Jonathan's Pancheria

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He’s said it before in many different ways, but I finally found a bunch of statements in a single posting of his that summarizes his what I think is very correct thinking about terrorism prevention:

The problem with building security around specific targets and tactics is that its only effective if we happen to guess the plot correctly. If we spend billions defending [target type A] and terrorists bomb [target type B] instead, we’ve wasted our money. If we focus on [event type X] and terrorists attack [event type Y], we’ve wasted our money.

[…]

The following three things are true about terrorism. One, the number of potential terrorist targets is infinite. Two, the odds of the terrorists going after any one target is zero. And three, the cost to the terrorist of switching targets is zero.

We need to defend against the broad threat of terrorism, not against specific movie plots. Security is most effective when it doesn’t require us to guess. We need to focus resources on intelligence and investigation: identifying terrorists, cutting off their funding and stopping them regardless of what their plans are. We need to focus resources on emergency response: lessening the impact of a terrorist attack, regardless of what it is. And we need to face the geopolitical consequences of our foreign policy.

In 2006, UK police arrested the liquid bombers not through diligent airport security, but through intelligence and investigation. It didn’t matter what the bombers’ target was. It didn’t matter what their tactic was. They would have been arrested regardless. That’s smart security. Now we confiscate liquids at airports, just in case another group happens to attack the exact same target in exactly the same way. That’s just illogical.

The problem is it’s much harder to make it look like you’re doing something so when the next attack comes you can say how much work you were doing protecting target type A and event type X, and the only way you could have prevented the attacks on target type B and event type Y would be more resources.

Published on 04/09/2008 at 06:23PM under . Tags , ,

Here are some quick steps I did to do initial lockdown of a freshly created Joyent Accelerator:

Change passwords

  • Sign in as admin via secure shell to the default account, change its password
  • su to root and change the root password
  • Go into virtualmin→webmin→Webmin Users→Click on the admin user. Then set Password Authentication to Unix Authentication in the dropdown box, like in this screenshot: Hit the Save button at the bottom of the page. After you do this, you will have to log back in to webmin. Alternately, you could just set the password to be the same as the one you used for the admin user you secure shell’ed in, if you are worried about webmin having access to the Solaris password authentication system. But then you also have to worry about keeping the passwords in sync.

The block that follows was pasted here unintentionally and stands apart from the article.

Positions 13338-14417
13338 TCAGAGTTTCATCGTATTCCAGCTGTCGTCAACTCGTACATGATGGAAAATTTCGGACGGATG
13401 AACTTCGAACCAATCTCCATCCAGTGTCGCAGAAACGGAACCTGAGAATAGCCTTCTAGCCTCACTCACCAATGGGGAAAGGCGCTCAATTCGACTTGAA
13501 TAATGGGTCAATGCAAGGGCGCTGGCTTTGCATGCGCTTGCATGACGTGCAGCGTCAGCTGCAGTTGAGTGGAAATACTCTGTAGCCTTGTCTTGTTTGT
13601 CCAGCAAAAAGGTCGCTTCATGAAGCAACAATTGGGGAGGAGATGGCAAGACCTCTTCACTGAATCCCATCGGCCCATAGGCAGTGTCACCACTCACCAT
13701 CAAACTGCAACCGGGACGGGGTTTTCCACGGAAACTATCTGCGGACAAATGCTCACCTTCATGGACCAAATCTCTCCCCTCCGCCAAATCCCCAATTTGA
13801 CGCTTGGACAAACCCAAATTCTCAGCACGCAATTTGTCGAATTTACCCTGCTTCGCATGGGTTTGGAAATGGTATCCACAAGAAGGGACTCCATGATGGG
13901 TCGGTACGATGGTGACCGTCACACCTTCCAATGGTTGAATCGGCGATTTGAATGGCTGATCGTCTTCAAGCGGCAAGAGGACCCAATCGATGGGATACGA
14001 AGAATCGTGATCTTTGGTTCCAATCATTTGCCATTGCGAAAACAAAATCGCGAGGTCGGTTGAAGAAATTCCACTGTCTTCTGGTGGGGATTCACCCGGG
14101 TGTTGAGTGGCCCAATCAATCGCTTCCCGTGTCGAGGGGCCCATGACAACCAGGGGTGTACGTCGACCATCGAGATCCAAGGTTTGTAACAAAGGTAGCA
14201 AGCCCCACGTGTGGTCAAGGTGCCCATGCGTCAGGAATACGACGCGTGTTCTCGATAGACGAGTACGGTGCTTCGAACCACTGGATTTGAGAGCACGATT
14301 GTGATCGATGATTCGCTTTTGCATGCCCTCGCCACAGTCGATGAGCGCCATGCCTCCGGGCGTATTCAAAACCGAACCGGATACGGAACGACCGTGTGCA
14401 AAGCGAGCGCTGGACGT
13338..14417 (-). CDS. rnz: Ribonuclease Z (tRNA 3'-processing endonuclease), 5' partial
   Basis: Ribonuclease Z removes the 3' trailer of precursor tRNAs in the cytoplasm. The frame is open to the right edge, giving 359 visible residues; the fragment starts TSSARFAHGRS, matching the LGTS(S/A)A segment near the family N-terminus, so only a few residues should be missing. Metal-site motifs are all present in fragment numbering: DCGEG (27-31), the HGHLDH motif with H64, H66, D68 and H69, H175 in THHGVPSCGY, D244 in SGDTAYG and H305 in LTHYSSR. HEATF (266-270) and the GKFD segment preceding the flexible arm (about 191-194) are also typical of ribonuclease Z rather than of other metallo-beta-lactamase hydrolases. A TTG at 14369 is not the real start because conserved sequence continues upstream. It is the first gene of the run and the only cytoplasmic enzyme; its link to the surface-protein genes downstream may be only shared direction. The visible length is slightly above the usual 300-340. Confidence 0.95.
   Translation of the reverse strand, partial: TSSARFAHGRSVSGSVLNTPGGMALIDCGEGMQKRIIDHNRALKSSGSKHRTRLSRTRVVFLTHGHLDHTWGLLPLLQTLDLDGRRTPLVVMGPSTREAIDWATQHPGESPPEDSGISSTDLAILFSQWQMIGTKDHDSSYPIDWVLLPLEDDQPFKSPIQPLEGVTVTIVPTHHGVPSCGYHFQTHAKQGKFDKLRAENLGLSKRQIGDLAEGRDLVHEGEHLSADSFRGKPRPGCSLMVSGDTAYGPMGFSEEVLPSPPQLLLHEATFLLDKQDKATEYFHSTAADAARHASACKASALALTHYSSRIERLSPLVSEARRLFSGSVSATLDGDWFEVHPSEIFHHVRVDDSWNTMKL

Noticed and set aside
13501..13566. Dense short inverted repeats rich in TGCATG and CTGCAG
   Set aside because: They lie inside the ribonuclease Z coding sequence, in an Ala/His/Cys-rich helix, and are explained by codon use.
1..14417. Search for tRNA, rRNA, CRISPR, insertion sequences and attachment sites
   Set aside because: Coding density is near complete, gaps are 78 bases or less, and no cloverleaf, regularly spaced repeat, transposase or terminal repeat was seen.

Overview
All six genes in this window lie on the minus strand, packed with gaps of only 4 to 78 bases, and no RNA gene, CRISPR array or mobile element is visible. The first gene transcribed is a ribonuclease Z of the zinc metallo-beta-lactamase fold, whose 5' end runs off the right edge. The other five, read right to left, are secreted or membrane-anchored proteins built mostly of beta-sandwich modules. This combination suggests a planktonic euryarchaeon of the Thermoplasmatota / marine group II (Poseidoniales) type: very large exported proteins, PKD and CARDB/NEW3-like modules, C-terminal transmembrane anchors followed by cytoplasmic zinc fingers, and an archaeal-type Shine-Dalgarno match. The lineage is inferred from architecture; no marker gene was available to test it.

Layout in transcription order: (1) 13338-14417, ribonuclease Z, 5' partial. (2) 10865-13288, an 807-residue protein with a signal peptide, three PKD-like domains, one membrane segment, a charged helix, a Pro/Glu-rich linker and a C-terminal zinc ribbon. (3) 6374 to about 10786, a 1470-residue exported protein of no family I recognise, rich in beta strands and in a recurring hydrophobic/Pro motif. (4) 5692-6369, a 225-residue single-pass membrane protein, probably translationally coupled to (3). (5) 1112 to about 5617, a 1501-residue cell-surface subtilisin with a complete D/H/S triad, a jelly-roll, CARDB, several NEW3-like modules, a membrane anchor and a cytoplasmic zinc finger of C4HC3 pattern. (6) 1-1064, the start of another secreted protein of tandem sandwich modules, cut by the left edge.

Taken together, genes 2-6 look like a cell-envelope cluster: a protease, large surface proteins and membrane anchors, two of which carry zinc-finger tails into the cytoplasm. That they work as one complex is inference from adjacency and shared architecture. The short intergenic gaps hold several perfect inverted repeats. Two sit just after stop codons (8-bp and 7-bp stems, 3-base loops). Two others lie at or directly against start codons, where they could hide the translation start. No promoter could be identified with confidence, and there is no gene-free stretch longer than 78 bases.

Shut off unnecessary services

  • Disable apache: I am not ready to run a webserver yet, so I shut off apache by su’ing to root and running # svcadm disable cswapache2
  • Make postfix only accept mail from localhost: Webmin→Server→Postfix Configuration→General. Set the text box on “Network interfaces for receiving mail” to localhost, like in this image: then save. Then stop and restart postfix

When I was done, my netstat -a -f inet display showed only the following listening ports:

  • *.s s h: s s h daemon
  • *.10000: webmin
  • localhost.smtp: smtp, but can only be accessed via localhost
  • localhost.3306: mysql daemon

Published on 25/05/2007 at 04:37AM under . Tags , , , , , , ,

Having worked at some places with what I would call “restrictive access policies” regarding internet sites and ports that can be accessed, as well as the software and configuration of computers issued to employees, I am led to the following question for companies that develop software:

If you do not trust your software developers with their own computer, how can you trust them to write the software products you sell?

If you are worried about me setting up my own printers, or installing software on my computer, or where I browse, then how can you trust the commercial software that I write for you? Sure, there are criminal penalties for the latter, but are you saying that the only way I will behave in a lawful manner is under pain of imprisonment?

Published on 03/10/2006 at 08:38PM under . Tags , , ,

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